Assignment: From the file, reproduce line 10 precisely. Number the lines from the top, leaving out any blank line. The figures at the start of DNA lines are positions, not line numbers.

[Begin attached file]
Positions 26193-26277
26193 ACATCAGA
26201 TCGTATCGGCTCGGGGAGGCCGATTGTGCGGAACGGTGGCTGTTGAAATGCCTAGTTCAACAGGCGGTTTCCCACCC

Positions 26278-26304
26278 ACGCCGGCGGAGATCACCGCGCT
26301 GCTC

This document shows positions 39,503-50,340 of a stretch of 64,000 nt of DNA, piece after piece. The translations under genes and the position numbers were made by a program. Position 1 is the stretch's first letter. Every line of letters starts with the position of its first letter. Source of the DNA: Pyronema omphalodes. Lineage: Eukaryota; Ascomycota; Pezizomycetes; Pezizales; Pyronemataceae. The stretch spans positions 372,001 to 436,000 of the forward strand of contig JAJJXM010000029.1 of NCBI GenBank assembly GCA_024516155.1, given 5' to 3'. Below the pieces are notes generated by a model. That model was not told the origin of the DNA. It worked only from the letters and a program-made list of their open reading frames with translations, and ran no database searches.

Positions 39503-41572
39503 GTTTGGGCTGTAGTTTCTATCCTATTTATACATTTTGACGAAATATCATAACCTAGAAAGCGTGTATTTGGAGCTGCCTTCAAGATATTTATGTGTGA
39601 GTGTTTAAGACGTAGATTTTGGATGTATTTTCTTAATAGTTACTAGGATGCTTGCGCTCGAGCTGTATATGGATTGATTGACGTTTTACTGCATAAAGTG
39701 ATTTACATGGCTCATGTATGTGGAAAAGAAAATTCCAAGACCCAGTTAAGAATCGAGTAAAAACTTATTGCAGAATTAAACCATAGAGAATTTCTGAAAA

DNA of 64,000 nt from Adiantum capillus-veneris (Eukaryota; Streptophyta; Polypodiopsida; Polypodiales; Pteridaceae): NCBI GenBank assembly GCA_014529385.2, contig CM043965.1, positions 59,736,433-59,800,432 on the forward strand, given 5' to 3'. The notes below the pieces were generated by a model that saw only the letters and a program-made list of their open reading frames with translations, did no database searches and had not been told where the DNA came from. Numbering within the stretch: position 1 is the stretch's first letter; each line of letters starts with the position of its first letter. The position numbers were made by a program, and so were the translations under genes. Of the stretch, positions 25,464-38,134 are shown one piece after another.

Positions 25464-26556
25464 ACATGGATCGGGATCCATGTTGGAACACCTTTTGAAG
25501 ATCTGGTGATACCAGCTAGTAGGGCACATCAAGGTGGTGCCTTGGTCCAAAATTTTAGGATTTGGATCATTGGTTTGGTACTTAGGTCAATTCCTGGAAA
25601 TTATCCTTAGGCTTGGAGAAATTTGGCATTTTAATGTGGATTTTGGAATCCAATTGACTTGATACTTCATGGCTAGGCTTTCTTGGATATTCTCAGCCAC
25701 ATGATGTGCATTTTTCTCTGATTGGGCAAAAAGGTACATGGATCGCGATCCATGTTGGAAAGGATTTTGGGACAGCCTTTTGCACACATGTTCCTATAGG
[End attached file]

39601 GTGTTTAAGACGTAGATTTTGGATGTATTTTCTTAATAGTTACTAGGATGCTTGCGCTCGAGCTGTATATGGATTGATTGACGTTTTACTGCATAAAGTG